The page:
What brings you joy?
I found myself thinking about that this week, after profiling Intensive Outpatient counselor Amy Sawyer, who was recently named to the State of Tennessee’s Faces of Opioids campaign. Amy and I are Facebook pals, and one thing I’ve admired is seeing how she’s embraced the things that spark light in her life.
Her granny taught her to make fried apple pies the other day; last week, she shook up some homemade butter and declared, “Old lady hobbies make me so happy!”
It’s amazing, I reflected, how the things that bring us such joy were things we once wouldn’t have thought twice about. Chris Rowe, for example, put his first garden in this year, and you could feel in his words and see in his pictures the contentment he found in plucking a ripe tomato or pulling a cucumber off the vine.
Some of the people I’m closest to in this extended family are ones who have outlets on the outside of Cornerstone that help give them fuller, richer lives. Whether it’s Cindy Connor, painting the walls of her new home … Wil Wright, composing music … Danyelle Smith, landscaping her yard … Steve McGrew, playing pickle ball … I see these people and think, they’ve figured it out.
“Do not let making a living prevent you from making a life.” That’s a quote attributed to John R. Wooden, and it’s one that all of us in this business need to take to heart. We burn the candle at both ends, sometimes, to meet the needs of those who come to us for help and take care of the ancillary tasks that come with our jobs. Some of you, I see, arrive when the sky is the bruised orange color of dawn and leave after it sets. You give and give and give … but I hope you take the time to give back to yourself, too.
If you’re in recovery, go to a meeting — and not just because you’re accompanying patients. If you’re not, spend some time feeding your spirit, whether it’s in church or a sweat lodge or in a hammock beneath a shade tree, staring at the sky and reflecting on your own worth and value.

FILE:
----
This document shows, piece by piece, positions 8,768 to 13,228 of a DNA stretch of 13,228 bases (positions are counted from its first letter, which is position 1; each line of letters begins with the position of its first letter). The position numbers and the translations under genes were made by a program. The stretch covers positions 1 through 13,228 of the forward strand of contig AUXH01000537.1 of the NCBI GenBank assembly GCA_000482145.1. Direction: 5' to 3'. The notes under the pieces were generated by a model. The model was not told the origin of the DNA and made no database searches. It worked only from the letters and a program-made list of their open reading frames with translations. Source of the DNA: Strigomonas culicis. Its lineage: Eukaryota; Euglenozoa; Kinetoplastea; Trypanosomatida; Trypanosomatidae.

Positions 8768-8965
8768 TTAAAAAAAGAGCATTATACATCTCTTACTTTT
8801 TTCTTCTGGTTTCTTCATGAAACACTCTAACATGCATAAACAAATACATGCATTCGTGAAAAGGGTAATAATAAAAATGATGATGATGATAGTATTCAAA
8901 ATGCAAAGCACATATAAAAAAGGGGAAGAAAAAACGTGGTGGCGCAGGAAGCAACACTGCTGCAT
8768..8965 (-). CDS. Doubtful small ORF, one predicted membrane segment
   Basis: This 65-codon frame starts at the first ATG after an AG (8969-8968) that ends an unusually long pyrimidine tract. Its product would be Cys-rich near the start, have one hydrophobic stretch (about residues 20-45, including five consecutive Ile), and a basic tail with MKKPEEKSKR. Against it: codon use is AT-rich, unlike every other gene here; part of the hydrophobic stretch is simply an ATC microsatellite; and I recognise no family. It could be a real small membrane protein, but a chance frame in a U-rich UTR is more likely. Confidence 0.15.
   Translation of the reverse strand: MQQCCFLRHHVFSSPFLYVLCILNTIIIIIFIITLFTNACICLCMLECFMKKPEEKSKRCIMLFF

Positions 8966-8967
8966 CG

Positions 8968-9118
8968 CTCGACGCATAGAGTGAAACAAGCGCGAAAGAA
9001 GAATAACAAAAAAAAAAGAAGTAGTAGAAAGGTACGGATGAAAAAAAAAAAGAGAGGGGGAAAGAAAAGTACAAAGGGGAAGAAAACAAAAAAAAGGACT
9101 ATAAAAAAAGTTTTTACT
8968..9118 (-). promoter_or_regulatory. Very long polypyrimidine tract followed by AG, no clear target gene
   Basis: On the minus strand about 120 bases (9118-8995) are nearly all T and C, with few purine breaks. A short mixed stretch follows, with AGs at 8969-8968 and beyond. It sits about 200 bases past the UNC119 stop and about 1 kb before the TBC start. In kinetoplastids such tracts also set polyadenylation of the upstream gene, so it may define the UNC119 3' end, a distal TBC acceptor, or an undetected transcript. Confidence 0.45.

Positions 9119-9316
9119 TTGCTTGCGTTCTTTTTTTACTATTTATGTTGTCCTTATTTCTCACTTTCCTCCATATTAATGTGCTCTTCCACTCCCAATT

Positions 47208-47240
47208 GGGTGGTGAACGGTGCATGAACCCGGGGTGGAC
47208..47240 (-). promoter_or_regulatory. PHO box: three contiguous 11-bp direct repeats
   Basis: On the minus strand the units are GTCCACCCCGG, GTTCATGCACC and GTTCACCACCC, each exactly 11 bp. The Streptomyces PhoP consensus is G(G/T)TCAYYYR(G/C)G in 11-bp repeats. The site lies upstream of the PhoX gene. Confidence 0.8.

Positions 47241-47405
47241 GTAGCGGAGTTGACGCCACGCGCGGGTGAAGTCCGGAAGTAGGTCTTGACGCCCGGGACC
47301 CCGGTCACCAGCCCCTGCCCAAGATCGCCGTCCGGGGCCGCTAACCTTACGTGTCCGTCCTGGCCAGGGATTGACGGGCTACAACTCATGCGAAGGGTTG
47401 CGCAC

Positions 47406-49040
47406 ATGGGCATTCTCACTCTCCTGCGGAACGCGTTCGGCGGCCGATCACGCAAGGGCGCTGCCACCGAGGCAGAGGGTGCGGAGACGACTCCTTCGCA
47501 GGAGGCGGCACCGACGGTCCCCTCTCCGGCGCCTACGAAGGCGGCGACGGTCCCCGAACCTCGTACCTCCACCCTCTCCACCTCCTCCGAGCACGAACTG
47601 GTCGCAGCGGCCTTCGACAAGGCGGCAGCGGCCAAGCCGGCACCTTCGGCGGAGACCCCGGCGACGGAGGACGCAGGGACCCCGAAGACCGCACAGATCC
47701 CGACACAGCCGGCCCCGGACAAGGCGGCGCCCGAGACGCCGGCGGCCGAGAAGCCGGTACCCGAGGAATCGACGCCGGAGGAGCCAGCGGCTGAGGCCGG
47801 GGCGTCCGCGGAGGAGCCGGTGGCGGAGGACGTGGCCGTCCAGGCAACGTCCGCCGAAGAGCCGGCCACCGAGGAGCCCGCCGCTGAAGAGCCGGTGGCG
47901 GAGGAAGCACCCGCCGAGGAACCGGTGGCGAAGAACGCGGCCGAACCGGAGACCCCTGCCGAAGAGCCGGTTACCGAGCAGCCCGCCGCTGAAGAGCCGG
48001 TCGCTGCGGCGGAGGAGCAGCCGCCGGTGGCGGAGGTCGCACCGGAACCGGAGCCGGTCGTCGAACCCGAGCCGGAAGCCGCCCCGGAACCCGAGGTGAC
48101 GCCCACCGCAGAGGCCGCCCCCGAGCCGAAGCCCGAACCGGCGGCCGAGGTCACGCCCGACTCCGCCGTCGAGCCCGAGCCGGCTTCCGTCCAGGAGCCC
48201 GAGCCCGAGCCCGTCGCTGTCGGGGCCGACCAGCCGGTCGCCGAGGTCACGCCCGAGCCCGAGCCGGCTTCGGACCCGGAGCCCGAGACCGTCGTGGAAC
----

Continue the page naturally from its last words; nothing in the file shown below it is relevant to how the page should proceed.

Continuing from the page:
Be good to yourself, in other words. I know of no better way to do that than to take up tasks and hobbies and interests that bring you joy.
It’s ironic, in a way. In my active addiction, I craved excitement and danger and chaos. The idea of going home while there’s still plenty of daylight left in the middle of summer and getting out in the garden seemed, at the time, to be one of the most boring ways I could ever spend my time. Now, I crave it. When I’m on my knees, pulling up weeds and staking up tomato plants and burying my fingers in the damp, warm earth, I feel a connection to the land and to God that’s peaceful and comforting. When I’m running boards through a table saw, slowly putting together a piece of furniture by hand, I feel a connection to my late grandfather, who used to do the same.
These passions don’t just ground and connect me, they give me a sense of purpose and an identity outside of what I do to earn a paycheck. They’re accomplishments that I can take pride in. They’re ways to take advantage of the freedom that recovery provides — to, in the words of Ralph Waldo Emerson, “Live in the sunshine, swim the sea, drink the wild air.”
We can do anything we set our minds to, whether we’re recovering or not. And the more we make time and take time to do those things, the more fulfilling our life becomes.
So find something to love, friends, and make it a part of your life. Let it become you and bring you joy.
Here’s your Friday motivation.